I personally feel that Anglicized ghazal is in an early stage of development and a Hafez or a Ghalib will arrive in English when the language and the world is ready for him (or her). I began writing ghazals in English after my friend and mentor Thomas Lux urged me to to. He tested my sensibility for the form by first giving me so-called ghazals of an American poet. After seeing my disgust, he introduced me to the Shahid's ghazals. My personal quest for the lines that are of inevitable, inexhaustible beauty continues. The biggest challenge is how to write lines that a bilingual imagination like mine does not corrupt with ideas untranslatable for listeners arriving with only one shared language. I believe Shahid managed to bring the sensibility of the East to ghazal in English. Years ago, I acknowledged the form has a formidable future in English, when I listened with astonishment, pleasure and joy to Heather McHugh recite "Ghazal of the Better-Unbegun" with a gusto that would make any Urdu or Farsi poet proud:

Too volatile, am I? too voluble? too much a word-person?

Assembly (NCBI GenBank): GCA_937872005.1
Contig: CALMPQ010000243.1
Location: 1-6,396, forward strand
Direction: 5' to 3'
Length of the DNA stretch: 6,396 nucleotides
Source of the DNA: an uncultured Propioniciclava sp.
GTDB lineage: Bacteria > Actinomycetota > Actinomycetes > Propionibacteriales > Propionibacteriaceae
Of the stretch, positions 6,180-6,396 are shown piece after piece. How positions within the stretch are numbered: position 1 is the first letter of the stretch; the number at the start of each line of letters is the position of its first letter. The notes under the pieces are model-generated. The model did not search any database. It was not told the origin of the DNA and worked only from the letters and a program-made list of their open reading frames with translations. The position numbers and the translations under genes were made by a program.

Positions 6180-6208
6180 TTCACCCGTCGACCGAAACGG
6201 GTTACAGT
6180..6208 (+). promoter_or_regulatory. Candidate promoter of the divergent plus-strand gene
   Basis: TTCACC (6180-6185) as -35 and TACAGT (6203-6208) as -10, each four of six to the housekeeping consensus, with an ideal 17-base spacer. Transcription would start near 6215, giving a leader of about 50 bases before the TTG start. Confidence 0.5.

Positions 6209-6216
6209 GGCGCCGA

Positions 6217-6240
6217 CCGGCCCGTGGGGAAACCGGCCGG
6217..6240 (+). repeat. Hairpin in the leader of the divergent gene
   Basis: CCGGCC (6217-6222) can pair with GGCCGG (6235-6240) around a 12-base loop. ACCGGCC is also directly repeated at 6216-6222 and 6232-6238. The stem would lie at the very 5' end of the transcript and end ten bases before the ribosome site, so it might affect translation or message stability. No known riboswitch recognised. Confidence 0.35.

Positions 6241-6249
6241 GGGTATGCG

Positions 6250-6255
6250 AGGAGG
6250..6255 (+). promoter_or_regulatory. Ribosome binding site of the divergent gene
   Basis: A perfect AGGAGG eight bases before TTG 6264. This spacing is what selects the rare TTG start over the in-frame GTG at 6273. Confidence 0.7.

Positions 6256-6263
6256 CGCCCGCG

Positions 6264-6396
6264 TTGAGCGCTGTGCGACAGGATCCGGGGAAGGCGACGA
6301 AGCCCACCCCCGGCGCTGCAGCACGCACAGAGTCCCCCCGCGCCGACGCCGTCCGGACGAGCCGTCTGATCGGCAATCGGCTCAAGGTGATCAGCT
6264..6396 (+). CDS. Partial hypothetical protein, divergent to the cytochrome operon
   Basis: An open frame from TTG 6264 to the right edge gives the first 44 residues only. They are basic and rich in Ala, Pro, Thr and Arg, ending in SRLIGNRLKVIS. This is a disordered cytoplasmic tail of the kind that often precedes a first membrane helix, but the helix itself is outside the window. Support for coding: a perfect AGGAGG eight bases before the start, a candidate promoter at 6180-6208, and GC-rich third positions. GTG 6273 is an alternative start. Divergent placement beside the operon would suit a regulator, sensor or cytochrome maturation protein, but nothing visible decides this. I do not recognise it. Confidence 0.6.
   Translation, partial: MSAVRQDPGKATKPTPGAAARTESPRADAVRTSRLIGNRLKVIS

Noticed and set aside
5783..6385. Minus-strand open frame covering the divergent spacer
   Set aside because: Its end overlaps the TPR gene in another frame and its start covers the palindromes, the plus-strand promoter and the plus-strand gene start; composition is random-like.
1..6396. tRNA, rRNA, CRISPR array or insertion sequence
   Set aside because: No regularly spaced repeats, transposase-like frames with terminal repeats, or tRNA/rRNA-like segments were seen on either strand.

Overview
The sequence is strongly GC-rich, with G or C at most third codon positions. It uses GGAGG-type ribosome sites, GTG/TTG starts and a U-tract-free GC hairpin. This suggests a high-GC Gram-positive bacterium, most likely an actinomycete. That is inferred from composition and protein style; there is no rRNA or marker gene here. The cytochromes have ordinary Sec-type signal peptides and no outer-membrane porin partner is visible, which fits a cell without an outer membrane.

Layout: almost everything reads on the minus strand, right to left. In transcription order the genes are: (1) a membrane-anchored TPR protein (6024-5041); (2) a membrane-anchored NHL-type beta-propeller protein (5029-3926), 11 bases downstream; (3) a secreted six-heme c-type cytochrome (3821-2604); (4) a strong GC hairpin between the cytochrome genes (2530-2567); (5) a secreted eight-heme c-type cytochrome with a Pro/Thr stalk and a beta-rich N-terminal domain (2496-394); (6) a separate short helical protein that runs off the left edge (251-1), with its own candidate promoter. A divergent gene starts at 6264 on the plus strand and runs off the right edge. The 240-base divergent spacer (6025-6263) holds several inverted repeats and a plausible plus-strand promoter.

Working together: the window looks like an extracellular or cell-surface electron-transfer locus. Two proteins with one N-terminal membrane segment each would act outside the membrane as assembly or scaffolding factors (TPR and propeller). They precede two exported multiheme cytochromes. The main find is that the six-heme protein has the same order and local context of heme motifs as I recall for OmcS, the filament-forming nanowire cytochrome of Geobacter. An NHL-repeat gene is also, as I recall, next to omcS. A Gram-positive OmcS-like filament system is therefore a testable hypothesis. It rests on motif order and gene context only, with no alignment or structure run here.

I blame the soup: I'm a primordially

stirred person.

Two pronouns and a vehicle was Icarus with wings. 

The apparatus of his selves made an ab-
surd person.

The sound I make is sympathy's: sad dogs are tied afar. 

But howling I become an ever more un-
heard person.

McHugh, you'll be the death of me -- each self and second studied!
Addressing you like this, I'm halfway to the
third person.

 (PS: The poems quoted by Heather and Shahid are quoted here are the intellectual property of the poets or their representatives, and are quoted here with a deep reverence for their excellent command of the form).

Wednesday, August 01, 2012

Juhi, Daughter-in Law of Roohi

- For Gurudev Thomas Lux*

Roohi, my mother's father's uncle's fourth daughter-in-law
was Ma's father's only relative in our father's village.
Even Roohi's husband's great-grandfather was related
as a brother to my father’s grandpa's grandpa. I called Roohi
grandma, and she treated me well. But she was one vicious 
matriarch, and her docile son married Ma's friend Juhi.

From their primary school days, whisperers Ma and Juhi
shared stories. After marriage, both talked of Mas-in-law.
Roohi, villagers said, had magical powers. All the vicious
events, deaths or diseases of cattle or men in the village,
were begotten by her squinted, accursed glance. Roohi